Twice exceptional students

What is twice-exceptional?

Twice-exceptional refers to a person who is gifted and has a second exceptionality such as one or more learning disabilities including dyslexia, attention deficit, autism, emotional or behaviour problems or a physical disability.

Twice exceptional (2e) students

Twice exceptional students thrive academically, socially, and emotionally in a safe community where they are valued for what they can do not by what they cannot do. They benefit from a learning environment in which instruction is dual-differentiated, and classes are small.

Twice exceptional students need intellectual, social, and emotional peers to stimulate learning and create friendships​.

The potential of 2e students

Twice-exceptional learners are students who demonstrate the potential for high achievement or creative productivity in one or more domains such as math, science, technology, social sciences, the visual, spatial, or performing arts or other areas of human productivity AND who manifest one or more disabilities, identified during their developmental journey, identified by an education psychologist, parent, or teacher.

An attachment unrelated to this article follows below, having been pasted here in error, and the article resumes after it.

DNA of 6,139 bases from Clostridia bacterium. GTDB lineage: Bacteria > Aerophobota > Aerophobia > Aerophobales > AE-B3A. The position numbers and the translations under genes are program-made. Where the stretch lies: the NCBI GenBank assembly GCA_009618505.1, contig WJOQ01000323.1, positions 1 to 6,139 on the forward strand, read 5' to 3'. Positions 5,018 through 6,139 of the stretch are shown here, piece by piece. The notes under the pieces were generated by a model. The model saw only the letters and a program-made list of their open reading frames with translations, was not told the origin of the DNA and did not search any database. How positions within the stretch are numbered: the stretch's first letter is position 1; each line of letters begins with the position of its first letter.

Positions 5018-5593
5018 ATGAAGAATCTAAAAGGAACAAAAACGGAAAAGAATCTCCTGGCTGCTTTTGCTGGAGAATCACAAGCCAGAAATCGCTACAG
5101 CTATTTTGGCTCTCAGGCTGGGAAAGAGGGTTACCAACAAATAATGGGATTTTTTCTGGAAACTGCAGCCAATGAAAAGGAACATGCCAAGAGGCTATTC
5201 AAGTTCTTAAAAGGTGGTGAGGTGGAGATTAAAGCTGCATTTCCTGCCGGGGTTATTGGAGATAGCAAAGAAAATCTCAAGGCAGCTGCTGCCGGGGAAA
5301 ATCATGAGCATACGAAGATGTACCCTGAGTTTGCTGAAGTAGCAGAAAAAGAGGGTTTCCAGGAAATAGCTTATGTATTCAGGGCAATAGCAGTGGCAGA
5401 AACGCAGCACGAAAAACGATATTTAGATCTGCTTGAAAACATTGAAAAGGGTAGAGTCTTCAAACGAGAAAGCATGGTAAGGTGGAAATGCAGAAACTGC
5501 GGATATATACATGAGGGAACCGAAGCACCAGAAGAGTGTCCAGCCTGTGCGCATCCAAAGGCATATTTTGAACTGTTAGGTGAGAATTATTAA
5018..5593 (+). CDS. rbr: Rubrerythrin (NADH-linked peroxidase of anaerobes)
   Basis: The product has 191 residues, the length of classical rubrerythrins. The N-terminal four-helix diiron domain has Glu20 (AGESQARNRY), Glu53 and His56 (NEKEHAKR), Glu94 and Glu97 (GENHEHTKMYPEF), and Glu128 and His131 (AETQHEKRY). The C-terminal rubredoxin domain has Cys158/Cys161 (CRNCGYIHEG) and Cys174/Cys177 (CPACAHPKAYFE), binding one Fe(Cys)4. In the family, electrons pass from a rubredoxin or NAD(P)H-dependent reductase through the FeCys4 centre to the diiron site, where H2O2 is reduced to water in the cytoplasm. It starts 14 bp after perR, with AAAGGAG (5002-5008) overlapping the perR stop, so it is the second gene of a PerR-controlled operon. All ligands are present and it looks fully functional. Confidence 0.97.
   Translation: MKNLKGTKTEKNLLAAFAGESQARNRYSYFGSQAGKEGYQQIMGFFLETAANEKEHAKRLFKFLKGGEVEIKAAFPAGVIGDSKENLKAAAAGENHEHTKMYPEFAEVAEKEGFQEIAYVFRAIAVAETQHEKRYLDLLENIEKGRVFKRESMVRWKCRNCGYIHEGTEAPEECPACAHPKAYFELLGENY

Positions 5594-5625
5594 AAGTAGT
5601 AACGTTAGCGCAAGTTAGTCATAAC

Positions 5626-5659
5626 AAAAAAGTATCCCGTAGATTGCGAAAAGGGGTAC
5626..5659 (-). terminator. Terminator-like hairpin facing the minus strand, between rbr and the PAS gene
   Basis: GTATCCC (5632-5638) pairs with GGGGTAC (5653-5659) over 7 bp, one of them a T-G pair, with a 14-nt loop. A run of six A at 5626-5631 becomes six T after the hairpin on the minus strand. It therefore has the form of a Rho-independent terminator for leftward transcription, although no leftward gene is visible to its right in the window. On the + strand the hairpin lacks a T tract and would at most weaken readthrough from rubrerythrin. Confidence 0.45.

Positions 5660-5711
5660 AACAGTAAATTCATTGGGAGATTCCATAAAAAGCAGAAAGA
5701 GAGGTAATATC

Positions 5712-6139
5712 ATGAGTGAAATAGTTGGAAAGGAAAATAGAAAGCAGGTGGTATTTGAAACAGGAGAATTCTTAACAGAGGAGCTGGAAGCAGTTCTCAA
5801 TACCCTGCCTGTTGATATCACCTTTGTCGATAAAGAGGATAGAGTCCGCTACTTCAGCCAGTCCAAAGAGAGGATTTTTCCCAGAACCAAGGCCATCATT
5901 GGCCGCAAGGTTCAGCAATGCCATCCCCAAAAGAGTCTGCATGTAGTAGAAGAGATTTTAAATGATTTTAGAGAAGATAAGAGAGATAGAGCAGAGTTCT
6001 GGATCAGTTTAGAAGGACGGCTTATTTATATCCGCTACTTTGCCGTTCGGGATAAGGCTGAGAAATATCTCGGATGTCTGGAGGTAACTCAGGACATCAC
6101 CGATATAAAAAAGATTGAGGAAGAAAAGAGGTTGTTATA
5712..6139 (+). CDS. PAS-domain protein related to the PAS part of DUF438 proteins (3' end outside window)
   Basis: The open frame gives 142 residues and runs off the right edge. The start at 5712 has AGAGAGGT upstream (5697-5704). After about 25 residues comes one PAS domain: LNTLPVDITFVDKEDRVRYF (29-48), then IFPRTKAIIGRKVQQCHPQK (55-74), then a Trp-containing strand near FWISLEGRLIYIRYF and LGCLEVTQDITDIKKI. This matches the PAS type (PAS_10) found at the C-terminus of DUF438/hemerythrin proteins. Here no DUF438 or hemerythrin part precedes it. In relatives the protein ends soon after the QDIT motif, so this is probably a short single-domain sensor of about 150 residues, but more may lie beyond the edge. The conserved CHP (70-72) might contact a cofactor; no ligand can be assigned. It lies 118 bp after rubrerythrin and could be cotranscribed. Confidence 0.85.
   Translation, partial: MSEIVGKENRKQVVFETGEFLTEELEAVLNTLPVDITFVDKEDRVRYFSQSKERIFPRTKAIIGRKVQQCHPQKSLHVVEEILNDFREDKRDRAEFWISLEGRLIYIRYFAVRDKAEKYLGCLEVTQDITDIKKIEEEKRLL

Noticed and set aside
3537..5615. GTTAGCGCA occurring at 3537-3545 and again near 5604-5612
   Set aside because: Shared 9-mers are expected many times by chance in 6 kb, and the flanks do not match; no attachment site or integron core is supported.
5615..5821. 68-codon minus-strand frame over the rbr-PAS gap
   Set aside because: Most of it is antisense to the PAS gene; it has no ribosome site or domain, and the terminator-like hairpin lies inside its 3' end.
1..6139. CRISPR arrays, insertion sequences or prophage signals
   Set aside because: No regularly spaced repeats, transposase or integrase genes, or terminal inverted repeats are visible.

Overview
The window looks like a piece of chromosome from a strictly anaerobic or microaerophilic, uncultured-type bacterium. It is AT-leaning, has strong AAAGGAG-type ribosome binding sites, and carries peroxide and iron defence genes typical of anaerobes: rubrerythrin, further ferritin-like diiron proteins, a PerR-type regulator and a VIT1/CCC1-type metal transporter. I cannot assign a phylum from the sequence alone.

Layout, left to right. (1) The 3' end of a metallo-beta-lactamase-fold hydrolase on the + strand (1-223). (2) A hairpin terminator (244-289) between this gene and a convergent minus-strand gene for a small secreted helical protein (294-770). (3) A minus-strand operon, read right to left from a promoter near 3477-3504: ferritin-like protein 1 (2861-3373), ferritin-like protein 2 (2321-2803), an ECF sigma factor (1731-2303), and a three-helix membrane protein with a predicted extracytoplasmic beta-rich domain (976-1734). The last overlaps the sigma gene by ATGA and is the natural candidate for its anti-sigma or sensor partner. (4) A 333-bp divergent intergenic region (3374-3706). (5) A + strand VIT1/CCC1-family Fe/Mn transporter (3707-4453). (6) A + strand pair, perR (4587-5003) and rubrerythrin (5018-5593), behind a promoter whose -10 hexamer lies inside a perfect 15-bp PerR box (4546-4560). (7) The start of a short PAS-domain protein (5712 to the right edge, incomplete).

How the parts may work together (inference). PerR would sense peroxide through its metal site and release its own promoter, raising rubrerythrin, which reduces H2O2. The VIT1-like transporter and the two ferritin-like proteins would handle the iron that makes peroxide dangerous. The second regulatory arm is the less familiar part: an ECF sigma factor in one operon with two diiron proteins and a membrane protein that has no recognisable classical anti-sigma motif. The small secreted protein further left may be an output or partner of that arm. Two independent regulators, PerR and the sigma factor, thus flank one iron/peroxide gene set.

These disabilities include specific learning disabilities; speech and language disorders; emotional/behavioural disorders; physical disabilities; Autism Spectrum Disorders (ASD); or other health impairments, such as Attention Deficit/Hyperactivity Disorder (ADHD).  These disabilities and high abilities combine to produce a unique population of students who may fail to demonstrate either high academic performance or specific disabilities.  Their gifts may mask their disabilities and their disabilities may mask their gifts.

The potential of 2e students is rarely fully realised because the learning disabilities and differences (such as dyslexia, visual or auditory processing disorder, obsessive/compulsive disorder, sensory processing disorder, Asperger’s or Tourette Syndromes, attention deficit disorder, or a diagnosis of anxiety or depression) interfere with the student’s ability to access the curriculum.

To further complicate matters, most 2e students have multiple or “co-morbid” diagnoses of learning challenges. Some 2e students may have no formal diagnosis, but do have learning differences of other kinds, such as a highly dominant learning style or preference, or a highly “quirky” personality and temperament that make it hard to be accepted in schools and challenge teachers to adapt their approach.